The Aras , also known as Araks or Arax (Armenian: Արաքս), Yeraskh (Classical Armenian: Երասխ), Rakhsi (Old Georgian: რახსი), Araxes (Greek: Αράξης), Aras (in Turkish and Kurdish), Araz (in Azerbaijani), is a river in and along the countries of Turkey, Armenia, Azerbaijan, and Iran. It drains the south side of the Lesser Caucasus Mountains and then joins the Kura River which drains the north side of those mountains. Its total length is 1,072 kilometres (666 mi). Given its length and a basin that covers an area of 102,000 square kilometres (39,000 sq mi), it is one of the largest rivers of the Caucasus.
The Aras rises near Erzurum, Turkey. It meets with the Akhurian River southeast of Digor, flows along the Turkish-Armenian border, and then near a corridor that connects Turkey to Azerbaijan’s Nakhchivan exclave. It then flows along the Iranian-Azerbaijan and the Iranian-Armenian border.
The Zangmar, Sariso, Ghotour River, Hajilar River, Kalibar River, Ilghena River, Darreh River and Balha River are the major tributaries of the Aras from the south (right). In Turkey the Ghareso river flows in on the left side. The Akhurian, Metsamor, Hrazdan, Azat, Vedi, Arpa, Vorotan, Voghdji and Megri rivers flow in from the Armenian north side (left). The Khachin River, Okhchi River, Kuri River and Kandlan River flow in from the Azerbaijan north side (left).
In Armenian tradition, the river is named after Arast, a great-grandson of the legendary Armenian patriarch Haik. See Erasx for the etymology. The name was later Hellenized to Araxes and was applied to the Kura-Araxes culture, a prehistoric people which flourished in the valleys of the Kura and Aras. But many times it is the Volga River which is called Araxes especially in Herodotus’ History 1.202. The river is also mentioned in the last chapter of the Aeneid VIII by Virgil, as “angry at the bridge”, since the Romans built a bridge over it,so that it is thereby conquered. By some, the river Aras has been associated with the otherwise unidentified Gihon and Pishon rivers mentioned in the second chapter of the Bible.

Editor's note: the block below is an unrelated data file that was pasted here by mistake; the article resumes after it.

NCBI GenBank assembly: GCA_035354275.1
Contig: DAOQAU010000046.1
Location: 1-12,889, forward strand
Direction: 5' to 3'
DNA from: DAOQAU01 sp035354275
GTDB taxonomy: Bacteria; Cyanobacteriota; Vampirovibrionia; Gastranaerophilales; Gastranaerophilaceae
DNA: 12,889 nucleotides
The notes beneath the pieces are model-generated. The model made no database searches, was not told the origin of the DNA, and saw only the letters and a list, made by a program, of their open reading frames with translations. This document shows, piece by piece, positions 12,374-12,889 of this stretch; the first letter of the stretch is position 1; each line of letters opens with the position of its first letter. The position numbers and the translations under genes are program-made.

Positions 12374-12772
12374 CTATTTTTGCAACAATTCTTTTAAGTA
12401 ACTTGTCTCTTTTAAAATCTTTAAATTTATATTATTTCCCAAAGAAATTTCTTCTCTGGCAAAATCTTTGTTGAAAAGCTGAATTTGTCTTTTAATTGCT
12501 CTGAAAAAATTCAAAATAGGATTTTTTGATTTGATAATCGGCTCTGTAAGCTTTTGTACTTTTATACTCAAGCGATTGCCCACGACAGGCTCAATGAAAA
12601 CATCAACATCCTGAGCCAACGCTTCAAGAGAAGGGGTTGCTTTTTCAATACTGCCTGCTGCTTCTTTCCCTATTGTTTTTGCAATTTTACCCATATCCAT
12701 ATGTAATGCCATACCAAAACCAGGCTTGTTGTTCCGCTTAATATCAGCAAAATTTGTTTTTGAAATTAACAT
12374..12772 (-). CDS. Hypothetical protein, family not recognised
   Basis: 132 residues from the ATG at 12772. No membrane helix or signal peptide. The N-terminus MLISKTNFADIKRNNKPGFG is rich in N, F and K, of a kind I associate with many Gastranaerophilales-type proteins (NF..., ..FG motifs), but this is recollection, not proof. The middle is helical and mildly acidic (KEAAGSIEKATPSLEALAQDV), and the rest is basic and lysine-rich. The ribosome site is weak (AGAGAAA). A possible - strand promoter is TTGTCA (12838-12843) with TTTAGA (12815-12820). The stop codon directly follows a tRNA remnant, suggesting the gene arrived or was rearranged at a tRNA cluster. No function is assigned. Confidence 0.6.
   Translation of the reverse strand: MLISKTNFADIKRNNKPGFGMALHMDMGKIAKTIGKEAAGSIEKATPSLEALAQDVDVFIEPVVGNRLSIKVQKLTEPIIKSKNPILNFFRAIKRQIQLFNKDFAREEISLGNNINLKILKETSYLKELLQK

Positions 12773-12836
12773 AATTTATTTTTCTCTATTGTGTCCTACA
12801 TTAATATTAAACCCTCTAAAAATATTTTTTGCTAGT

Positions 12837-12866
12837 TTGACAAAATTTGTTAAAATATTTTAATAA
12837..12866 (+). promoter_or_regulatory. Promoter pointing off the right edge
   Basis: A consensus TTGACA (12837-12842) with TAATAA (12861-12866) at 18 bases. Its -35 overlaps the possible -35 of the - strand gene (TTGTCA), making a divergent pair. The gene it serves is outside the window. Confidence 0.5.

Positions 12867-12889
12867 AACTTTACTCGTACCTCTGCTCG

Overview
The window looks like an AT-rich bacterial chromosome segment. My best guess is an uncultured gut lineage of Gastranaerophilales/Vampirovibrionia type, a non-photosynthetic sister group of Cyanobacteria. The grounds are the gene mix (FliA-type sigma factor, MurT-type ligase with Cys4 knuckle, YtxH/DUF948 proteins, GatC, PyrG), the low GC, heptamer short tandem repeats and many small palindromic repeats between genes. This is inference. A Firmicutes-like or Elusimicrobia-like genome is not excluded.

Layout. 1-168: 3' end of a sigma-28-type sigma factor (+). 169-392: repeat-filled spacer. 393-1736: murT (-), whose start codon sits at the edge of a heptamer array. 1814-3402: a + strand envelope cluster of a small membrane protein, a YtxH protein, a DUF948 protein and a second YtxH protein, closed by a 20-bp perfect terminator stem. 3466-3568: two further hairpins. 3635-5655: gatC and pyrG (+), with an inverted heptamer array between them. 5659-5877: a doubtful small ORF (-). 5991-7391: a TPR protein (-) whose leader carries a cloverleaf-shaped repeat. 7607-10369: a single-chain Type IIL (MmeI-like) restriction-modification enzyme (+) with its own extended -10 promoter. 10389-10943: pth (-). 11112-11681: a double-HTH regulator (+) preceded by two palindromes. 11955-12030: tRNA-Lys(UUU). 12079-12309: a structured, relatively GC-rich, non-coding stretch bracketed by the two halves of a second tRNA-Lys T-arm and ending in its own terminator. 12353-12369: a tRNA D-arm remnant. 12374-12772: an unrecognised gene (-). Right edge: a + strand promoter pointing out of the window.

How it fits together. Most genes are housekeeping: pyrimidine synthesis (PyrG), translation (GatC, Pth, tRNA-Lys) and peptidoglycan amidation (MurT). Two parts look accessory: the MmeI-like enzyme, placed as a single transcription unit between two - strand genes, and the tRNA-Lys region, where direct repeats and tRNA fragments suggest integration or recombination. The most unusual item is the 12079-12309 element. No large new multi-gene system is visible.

In modern history, the Aras gained significance as a geographic political boundary. Under the terms of the Treaty of Gulistan and the Treaty of Turkmenchay following two Russo-Persian Wars of the 19th century, the river was chosen as the border limit between the Russian Empire and Qajar Iran as the latter was forced to irrevocably cede all of its Caucasian territories to Russia. Iran and the Soviet Union later built the Aras Dam on the Aras in the Poldasht area creating the Aras Reservoir.
During the Cold War, some Iranian communists escaped to USSR using this river. Also Samad Behrangi, an Iranian author of children books, drowned in the River Aras.